Actelion exceeds profit estimates as Opsumit, Uptravi make up for aged Tracleer

Actelion may have a blockbuster on the decline--but it's also got two new launches that are keeping it in the game.

For 2015, the Swiss company reported sales that were in line with analyst expectations and core earnings that beat them. Sales climbed 4% year over year to hit CHF 2.04 billion, while earnings rose to CHF 814 million ($827.24 million), besting predictions of CHF 813 million.

Actelion attributed the performance to recently launched pulmonary arterial hypertension (PAH) therapy Opsumit, which netted CHF 516 million. The med has been quickly gaining steam across the 35 countries where it boasts a green light--particularly in the U.S., the home of nearly half the 13,600 patients who have so far received the therapy.

That med helped offset the 11% dip from aged PAH product Tracleer, Actelion said, which is fighting off generics and pricing pressure in Europe. As Jefferies analyst Peter Welford said in a note seen by Reuters, a delay in the arrival of some copycat meds also softened the blow.

Actelion CEO Jean-Paul Clozel

And then there's brand-new Uptravi, another PAH contender that Actelion rolled out early this year with a $160,000 price tag. The company has been counting on that med to build a bridge in its PAH portfolio between Opsumit and late-stage treatment Veletri, and on that front, CEO Jean-Paul Clozel says it's already well on its way.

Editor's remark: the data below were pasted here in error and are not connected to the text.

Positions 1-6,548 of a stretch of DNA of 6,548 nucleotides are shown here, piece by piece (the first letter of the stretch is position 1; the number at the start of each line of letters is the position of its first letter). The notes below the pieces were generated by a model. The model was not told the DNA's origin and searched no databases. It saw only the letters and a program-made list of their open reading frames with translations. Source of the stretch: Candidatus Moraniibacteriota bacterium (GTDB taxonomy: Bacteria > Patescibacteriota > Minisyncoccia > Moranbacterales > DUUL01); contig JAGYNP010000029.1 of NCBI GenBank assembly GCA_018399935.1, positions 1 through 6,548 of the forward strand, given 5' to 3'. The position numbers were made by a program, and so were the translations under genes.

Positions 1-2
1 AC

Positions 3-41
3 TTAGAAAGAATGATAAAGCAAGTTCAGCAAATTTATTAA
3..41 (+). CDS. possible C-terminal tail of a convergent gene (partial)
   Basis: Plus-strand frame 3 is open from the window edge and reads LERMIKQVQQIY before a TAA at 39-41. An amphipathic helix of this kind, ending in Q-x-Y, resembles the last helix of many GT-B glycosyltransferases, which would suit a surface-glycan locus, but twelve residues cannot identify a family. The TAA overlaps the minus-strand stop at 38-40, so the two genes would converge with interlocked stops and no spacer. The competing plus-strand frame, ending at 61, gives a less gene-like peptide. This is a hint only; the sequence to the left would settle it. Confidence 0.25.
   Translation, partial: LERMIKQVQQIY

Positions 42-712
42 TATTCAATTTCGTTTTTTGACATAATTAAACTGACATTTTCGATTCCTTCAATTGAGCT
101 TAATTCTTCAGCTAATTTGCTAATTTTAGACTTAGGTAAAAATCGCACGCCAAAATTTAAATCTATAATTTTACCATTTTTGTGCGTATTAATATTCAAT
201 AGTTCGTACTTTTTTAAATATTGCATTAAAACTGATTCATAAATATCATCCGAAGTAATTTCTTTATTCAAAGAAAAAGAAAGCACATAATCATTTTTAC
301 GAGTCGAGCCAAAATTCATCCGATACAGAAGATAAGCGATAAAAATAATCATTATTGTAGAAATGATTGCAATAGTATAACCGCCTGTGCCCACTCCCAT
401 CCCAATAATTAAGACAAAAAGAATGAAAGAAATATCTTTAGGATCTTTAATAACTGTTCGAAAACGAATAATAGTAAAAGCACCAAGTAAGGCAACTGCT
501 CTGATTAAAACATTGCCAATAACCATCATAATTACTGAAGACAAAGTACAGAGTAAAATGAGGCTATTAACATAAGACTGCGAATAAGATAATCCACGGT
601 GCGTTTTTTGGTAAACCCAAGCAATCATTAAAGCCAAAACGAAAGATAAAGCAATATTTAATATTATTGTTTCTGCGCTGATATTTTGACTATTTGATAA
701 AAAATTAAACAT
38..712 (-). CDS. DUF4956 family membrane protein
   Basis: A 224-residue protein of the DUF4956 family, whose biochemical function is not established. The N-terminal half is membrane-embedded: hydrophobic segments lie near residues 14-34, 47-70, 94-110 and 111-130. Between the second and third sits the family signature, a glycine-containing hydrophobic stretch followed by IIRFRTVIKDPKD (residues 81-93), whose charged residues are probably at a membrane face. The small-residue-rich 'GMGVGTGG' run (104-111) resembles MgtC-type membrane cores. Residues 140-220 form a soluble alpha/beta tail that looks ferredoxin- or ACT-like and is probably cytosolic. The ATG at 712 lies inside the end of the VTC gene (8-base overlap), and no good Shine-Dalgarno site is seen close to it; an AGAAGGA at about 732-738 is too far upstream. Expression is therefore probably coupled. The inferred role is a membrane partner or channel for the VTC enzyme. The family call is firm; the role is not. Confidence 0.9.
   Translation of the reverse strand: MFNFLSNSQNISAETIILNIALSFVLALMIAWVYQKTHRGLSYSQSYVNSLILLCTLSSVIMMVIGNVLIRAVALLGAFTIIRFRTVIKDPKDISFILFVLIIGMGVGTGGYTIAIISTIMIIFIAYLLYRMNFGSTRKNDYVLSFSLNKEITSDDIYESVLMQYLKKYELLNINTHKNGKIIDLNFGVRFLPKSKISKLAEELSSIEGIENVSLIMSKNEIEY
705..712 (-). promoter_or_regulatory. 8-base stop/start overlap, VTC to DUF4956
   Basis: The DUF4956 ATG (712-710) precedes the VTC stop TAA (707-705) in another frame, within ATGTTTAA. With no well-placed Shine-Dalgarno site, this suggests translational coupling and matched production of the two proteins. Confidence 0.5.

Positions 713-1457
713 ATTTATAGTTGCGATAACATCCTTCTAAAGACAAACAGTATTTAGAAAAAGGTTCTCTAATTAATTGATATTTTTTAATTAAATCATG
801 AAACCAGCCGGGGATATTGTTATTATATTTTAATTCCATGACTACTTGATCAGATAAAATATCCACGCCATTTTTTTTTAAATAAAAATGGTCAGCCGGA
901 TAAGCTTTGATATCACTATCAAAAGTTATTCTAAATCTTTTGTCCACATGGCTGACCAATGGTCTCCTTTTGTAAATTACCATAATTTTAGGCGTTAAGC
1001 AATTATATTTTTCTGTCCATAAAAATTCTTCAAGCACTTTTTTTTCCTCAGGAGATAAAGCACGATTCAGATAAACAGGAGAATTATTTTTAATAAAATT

"Peak sales will take many years, but there will be very significant income from Uptravi this year," he told Reuters. "And I can tell you, the launch is doing extremely well."

And with that contribution, Actelion expects to dodge a yearly profit drop in 2016, instead predicting a low single-digit percentage increase in core earnings at constant exchange rates that Welford said was "much better than we feared."

"We have transformed our PAH portfolio and the diversification of our pipeline is well underway," Clozel said in a statement. "As a result, we now have the opportunity to become the first European-born biopharma to make it to the major league."

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